Aim: To identify the factors associated with retention intention among Registered Nurses in South Korean nursing homes. Background: Although nurses are not mandatory personnel, Korean nursing homes employ Registered Nurses. Introduction: Determining the factors related to Registered Nurses’ retention intention is important for their job stability and ensure provision of quality care. Methods: This mixed-methods study employed a sequential explanatory design. A self-reported questionnaire survey was conducted between May 1 and July 3, 2019, with 155 Registered Nurses providing direct care from 37 nursing homes. In-depth qualitative interviews were conducted with 10 participants from August 1 to September 30, 2019. Data were analyzed using multilevel analysis for quantitative study and thematic analysis for qualitative study. Results: The participants’ average age was 48.48 years. Personal factors related to retention intention were Registered Nurses’ role, educational level, and job satisfaction. Institutional factors were ownership, number of beds, and working environment. The qualitative study revealed five themes: “Satisfaction with meaningful relationships,” “Potential for professional growth,” “Nursing service accompanied by emotional labor,” “Poor working environments in nursing homes,” and “Unprotected nursing expertise.”. Discussion: A nursing home's work environment is related to the Registered Nurses’ retention intention. Most Registered Nurses in Korea received low wages, lacked access to career management programs, and experienced emotional labor. Conclusion: This study highlighted the personal and institutional factors related to retention intention among Registered Nurses in South Korean nursing homes. Implications for nursing and nursing policy: A law that designates Registered Nurses as an essential nursing home workforce is required. Further, nursing homes should increase the number of Registered Nurses to improve working conditions and thereby job satisfaction. It is also necessary to foster a working environment that facilitates professional development opportunities and job clarity.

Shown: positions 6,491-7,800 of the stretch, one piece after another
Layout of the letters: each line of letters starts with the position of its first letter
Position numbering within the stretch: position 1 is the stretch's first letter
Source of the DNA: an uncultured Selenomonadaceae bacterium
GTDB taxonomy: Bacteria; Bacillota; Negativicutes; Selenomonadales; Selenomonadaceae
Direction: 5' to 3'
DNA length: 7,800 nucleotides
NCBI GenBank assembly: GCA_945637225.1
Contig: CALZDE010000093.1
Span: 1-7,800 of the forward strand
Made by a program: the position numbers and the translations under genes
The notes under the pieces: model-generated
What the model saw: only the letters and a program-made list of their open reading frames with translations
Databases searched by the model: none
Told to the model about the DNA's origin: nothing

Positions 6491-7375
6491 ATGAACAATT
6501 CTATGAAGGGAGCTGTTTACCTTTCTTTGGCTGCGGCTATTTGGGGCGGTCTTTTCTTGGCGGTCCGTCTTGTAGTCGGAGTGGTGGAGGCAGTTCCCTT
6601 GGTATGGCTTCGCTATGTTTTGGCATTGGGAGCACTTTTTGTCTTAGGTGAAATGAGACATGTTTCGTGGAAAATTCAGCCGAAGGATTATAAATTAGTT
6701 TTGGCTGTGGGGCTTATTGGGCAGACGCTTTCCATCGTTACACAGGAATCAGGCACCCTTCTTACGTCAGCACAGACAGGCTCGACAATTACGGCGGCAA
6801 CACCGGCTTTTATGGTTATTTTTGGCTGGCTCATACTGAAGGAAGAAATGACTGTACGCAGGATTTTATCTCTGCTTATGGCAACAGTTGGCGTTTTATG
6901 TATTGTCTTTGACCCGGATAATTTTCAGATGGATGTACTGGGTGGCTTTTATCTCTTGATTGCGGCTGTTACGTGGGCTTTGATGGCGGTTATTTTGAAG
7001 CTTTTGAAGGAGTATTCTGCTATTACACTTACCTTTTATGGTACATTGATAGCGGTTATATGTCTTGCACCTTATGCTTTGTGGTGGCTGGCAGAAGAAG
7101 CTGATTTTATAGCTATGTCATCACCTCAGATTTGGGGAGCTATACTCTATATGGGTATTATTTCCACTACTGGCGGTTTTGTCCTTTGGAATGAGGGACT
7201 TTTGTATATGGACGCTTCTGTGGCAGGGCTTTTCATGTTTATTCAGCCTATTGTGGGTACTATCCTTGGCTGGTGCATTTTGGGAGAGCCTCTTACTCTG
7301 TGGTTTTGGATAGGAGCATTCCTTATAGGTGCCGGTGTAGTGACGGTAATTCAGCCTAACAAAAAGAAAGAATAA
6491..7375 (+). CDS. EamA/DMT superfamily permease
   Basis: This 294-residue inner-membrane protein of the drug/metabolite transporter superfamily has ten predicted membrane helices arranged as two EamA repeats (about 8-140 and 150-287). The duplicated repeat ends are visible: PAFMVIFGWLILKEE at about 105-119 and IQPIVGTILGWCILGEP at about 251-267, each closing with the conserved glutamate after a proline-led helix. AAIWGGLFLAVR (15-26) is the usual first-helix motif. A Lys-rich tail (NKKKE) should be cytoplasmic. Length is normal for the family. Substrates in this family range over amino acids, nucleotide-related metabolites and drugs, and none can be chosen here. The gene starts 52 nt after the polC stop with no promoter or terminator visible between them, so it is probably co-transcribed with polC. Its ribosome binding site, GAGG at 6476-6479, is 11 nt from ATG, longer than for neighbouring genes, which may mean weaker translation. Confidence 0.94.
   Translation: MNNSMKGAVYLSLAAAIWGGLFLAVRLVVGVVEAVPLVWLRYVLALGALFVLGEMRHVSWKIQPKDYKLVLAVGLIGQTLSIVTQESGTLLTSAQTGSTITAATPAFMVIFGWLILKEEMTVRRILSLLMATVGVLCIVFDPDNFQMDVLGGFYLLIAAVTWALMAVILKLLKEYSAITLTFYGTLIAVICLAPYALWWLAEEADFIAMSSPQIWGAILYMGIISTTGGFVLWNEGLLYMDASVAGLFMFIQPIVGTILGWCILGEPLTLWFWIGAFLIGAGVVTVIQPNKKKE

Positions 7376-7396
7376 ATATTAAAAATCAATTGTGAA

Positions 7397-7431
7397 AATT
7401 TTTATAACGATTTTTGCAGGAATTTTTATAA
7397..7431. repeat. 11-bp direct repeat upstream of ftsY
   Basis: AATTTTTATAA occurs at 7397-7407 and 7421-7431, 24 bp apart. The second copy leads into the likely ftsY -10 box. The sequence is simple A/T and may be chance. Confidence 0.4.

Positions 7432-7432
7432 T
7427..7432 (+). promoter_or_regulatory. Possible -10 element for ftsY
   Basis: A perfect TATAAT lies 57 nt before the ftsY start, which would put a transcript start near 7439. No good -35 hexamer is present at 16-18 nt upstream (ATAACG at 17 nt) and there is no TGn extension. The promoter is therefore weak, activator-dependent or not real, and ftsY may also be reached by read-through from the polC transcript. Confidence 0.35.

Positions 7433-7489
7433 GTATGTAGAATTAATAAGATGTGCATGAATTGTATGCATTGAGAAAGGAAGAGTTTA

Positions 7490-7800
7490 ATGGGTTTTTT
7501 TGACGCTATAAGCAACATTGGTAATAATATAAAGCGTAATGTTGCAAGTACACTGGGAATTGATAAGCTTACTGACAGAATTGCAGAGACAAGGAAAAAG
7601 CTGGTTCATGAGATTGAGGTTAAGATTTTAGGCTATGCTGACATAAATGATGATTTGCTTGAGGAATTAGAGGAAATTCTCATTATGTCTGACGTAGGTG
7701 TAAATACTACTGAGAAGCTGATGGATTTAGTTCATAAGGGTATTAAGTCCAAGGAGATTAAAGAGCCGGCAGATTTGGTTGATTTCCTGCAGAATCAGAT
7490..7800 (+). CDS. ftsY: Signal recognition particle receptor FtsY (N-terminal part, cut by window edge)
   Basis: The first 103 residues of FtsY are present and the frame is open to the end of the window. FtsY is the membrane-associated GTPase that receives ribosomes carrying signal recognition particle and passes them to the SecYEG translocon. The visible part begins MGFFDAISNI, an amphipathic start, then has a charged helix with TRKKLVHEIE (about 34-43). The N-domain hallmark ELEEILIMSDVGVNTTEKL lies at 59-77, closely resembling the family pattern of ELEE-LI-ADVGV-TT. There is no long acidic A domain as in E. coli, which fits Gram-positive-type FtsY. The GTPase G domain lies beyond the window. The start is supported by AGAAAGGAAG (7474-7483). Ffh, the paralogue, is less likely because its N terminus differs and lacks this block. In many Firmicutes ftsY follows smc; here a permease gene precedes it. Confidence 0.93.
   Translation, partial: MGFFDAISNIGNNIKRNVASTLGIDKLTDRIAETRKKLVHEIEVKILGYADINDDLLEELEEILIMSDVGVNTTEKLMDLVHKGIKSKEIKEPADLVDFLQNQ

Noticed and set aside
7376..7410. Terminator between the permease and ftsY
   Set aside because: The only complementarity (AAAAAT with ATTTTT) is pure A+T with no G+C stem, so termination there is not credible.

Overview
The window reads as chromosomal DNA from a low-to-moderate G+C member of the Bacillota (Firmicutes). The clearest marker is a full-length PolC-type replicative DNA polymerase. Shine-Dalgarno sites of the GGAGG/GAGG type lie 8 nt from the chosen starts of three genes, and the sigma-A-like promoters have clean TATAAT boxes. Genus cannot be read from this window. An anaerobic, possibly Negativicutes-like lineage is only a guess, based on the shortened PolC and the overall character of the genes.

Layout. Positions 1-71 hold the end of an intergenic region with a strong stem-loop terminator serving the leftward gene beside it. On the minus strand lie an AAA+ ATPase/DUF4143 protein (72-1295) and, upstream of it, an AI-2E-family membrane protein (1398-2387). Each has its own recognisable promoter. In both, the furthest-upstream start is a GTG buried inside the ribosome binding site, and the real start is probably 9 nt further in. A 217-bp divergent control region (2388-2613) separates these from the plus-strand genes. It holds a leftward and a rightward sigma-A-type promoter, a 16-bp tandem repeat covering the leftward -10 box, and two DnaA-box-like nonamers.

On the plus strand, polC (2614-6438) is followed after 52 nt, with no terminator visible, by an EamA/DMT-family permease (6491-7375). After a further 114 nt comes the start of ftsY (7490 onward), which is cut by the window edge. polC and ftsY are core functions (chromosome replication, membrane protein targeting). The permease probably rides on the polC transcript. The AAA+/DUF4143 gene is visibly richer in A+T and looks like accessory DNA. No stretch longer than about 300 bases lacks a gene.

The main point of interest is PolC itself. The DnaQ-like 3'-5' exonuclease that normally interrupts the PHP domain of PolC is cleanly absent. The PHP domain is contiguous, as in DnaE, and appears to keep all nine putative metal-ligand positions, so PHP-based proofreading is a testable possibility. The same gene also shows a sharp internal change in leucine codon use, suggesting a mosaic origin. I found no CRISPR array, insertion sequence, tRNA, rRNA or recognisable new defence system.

|Number of pages||11|
|Journal||International Nursing Review|
|Publication status||Published - 2022 Dec|
Bibliographical noteFunding Information:
This work was supported by the Yonsei University College of Nursing Mo‐Im Kim Nursing Research Institute and by the National Research Foundation of Korea grant funded by the Korea government (MSIT), grant number 2021R1G1A1003576.
This work was supported by the Yonsei University College of Nursing Mo-Im Kim Nursing Research Institute and by the National Research Foundation of Korea grant funded by the Korea government (MSIT), grant number 2021R1G1A1003576.
© 2022 The Authors. International Nursing Review published by John Wiley & Sons Ltd on behalf of International Council of Nurses.
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